It is not only in the area of commentary that Rashi appears to demonstrate, in Wiesel’s words – friendship and simplicity.  In his approach to Jewish practice he also showed great reasonableness and lack of extremism.  So, for example, as anyone who has been through the Gateway class before Pesach knows, in the Levy household we eat rice at Pesach, not just because we pretend to be Sephardi and it makes it much easier, but because Rashi in one of his many responsa, his responses to practical questions of Jewish law wrote: On kinds of rice: they are permitted on Pesach and are not from the five [prohibited] types of grain. (Rashi Responsa 110) So, if it was good enough for a very laid back and sensible Rashi, it is good enough for me!

In the area of gender too, it seems that Rashi was pretty sensible, and inclusive.  There are legends about his daughters suggesting that they possessed unusual scholarship, that they were learned in Torah and Talmud at a time when women were forbidden to study these sacred texts, even that they may have worn tefillin.  Much of this is just legend – unsupported by what we can prove.  But there are hints in his writings that Rashi was, by the standards of today’s Orthodoxy, a relative liberal.  A responsum of Rashi notes that he is too weak to write so he is dictating to his daughter, which indicates that she was capable of understanding and writing complicated legal issues in Hebrew. In another reply, he states that if a woman, who is exempt from certain commandments, chooses to take upon herself a mitzvah, not only can she do so, but she is then bound to do so properly with the appropriate blessing. Stated without fuss or drama – but this, today, would be to the very left of an orthodoxy which has understood exemption as prohibition.

I am in no way claiming Rashi as a progressive Jew – to do so would be naïve, and anachronistic.  But he was certainly someone who brought common sense into his understanding of Jewish life.  And he did so, also, with extraordinary humility.  I have already mentioned his tendency to bring traditions in the names of others – something not all of the great medieval scholars were inclined to do. He was also refreshingly honest about his own limitations.  Almost uniquely you will find that Rashi is willing to admit in one place in Genesis that: I have to say, I don’t know what this verse comes to tell us (on Gen 28:5) This is extraordinary – elsewhere commentators don’t do this – they just keep quiet.  In fact, Rashi is criticised in later texts for not just avoiding the issue, “if he doesn’t know let him be silent”.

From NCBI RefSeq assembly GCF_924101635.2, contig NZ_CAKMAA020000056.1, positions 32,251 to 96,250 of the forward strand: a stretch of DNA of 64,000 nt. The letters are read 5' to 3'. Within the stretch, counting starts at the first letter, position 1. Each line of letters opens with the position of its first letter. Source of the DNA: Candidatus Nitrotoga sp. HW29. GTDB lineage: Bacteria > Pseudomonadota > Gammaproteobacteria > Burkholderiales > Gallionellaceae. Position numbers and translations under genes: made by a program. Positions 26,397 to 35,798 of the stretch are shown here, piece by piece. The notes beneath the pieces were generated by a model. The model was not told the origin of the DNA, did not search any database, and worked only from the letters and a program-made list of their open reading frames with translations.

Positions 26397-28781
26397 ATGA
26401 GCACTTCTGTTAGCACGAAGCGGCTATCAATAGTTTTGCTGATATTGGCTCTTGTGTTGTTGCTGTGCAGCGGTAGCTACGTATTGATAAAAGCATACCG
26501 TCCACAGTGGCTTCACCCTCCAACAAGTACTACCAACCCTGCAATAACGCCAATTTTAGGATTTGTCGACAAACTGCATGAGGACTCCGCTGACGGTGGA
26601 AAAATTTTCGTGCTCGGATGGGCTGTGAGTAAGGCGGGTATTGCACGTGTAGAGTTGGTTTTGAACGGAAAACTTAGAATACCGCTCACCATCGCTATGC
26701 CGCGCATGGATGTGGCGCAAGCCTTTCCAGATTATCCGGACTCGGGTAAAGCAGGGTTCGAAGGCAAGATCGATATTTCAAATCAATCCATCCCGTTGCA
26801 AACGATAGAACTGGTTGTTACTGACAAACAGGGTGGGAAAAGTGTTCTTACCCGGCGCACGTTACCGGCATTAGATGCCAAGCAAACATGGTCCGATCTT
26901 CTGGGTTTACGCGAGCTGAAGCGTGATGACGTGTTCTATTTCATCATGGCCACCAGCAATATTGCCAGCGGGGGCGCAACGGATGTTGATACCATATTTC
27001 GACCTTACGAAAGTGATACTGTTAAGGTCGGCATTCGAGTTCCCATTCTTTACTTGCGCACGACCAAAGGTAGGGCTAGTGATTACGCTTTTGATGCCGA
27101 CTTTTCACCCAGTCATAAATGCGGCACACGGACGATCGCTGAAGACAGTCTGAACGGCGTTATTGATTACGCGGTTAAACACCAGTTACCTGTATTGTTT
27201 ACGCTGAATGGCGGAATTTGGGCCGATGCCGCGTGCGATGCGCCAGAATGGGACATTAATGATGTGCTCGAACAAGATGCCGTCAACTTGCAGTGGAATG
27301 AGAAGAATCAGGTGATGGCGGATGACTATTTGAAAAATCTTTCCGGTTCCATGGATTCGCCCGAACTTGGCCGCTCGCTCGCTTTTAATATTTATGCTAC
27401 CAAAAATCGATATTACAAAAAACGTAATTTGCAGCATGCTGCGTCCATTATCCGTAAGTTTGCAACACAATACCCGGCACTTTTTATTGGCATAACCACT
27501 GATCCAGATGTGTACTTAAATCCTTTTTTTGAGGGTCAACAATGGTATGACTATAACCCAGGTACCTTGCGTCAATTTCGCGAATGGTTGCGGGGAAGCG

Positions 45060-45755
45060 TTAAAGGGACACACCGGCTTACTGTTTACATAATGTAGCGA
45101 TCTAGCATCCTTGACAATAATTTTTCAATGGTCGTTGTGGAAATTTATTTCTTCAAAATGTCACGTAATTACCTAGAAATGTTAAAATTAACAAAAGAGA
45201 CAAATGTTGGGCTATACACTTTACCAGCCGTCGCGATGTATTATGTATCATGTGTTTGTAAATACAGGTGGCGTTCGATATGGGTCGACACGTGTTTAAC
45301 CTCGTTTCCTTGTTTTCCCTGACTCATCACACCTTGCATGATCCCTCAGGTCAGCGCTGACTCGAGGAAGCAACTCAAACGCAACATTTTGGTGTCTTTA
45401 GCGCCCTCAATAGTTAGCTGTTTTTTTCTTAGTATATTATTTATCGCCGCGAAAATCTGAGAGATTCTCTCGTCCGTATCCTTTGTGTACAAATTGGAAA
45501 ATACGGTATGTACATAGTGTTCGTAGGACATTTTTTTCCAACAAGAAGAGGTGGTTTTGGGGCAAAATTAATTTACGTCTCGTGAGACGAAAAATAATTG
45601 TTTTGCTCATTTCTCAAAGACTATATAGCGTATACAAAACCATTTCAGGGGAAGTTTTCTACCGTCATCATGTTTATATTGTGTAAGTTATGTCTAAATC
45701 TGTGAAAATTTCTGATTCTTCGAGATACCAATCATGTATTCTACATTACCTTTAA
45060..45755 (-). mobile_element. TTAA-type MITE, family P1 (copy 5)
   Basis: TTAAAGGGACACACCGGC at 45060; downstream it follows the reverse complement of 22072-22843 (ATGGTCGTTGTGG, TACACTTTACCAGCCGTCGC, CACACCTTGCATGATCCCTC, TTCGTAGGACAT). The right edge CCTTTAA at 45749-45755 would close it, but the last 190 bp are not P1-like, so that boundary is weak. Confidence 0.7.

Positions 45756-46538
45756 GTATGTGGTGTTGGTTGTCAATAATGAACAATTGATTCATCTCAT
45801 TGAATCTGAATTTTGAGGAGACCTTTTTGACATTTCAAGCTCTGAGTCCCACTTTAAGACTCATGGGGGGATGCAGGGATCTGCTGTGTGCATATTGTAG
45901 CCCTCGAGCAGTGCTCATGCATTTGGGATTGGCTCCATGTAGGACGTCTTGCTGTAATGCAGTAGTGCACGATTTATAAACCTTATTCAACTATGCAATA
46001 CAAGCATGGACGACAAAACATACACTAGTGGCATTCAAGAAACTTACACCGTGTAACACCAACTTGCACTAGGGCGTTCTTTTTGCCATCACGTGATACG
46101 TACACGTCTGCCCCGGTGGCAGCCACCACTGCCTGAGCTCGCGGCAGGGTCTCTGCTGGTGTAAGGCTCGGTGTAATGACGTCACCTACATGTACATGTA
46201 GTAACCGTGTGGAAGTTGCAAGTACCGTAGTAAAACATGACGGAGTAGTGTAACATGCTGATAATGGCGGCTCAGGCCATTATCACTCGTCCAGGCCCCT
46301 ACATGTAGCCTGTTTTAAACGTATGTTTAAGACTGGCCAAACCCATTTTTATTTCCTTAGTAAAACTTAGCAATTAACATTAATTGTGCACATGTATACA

Why am I boring you with a discussion of Rashi?  In part, having recently read Wiesel’s monograph, his virtues are on my mind.  In part, one of the expected highlights of the coming year for me will be the publication of the English translation of Avraham Grossman’s biography of Rashi – the first major biography of him for over 100 years.

But more importantly, because Rashi teaches us important lessons about community leadership.  We are at a time when issues of leadership are at the forefront of our minds – both for us in the Reform movement, and for the Orthodox world, following the announcement that Jonathan Sachs will retire in 2013.

The role of Head of the United Synagogue, who they refer to as the Chief Rabbi, is an important one for all of us – it helps to set the tone for debate within the Jewish world, it serves to represent us to the outside world whether part of that movement or not.  As potential candidates begin to be identified, to jostle for position, I hope that they have half an eye on Rashi and what he can teach them, that they can find someone who has some of his qualities: Someone who can be sensible in their approach to Torah and to practice Someone whose instinct is to be inclusive in their communities Someone with humility and honesty Someone especially who knows that in community, knowledge in itself is not enough – it is what you do with it that really matters.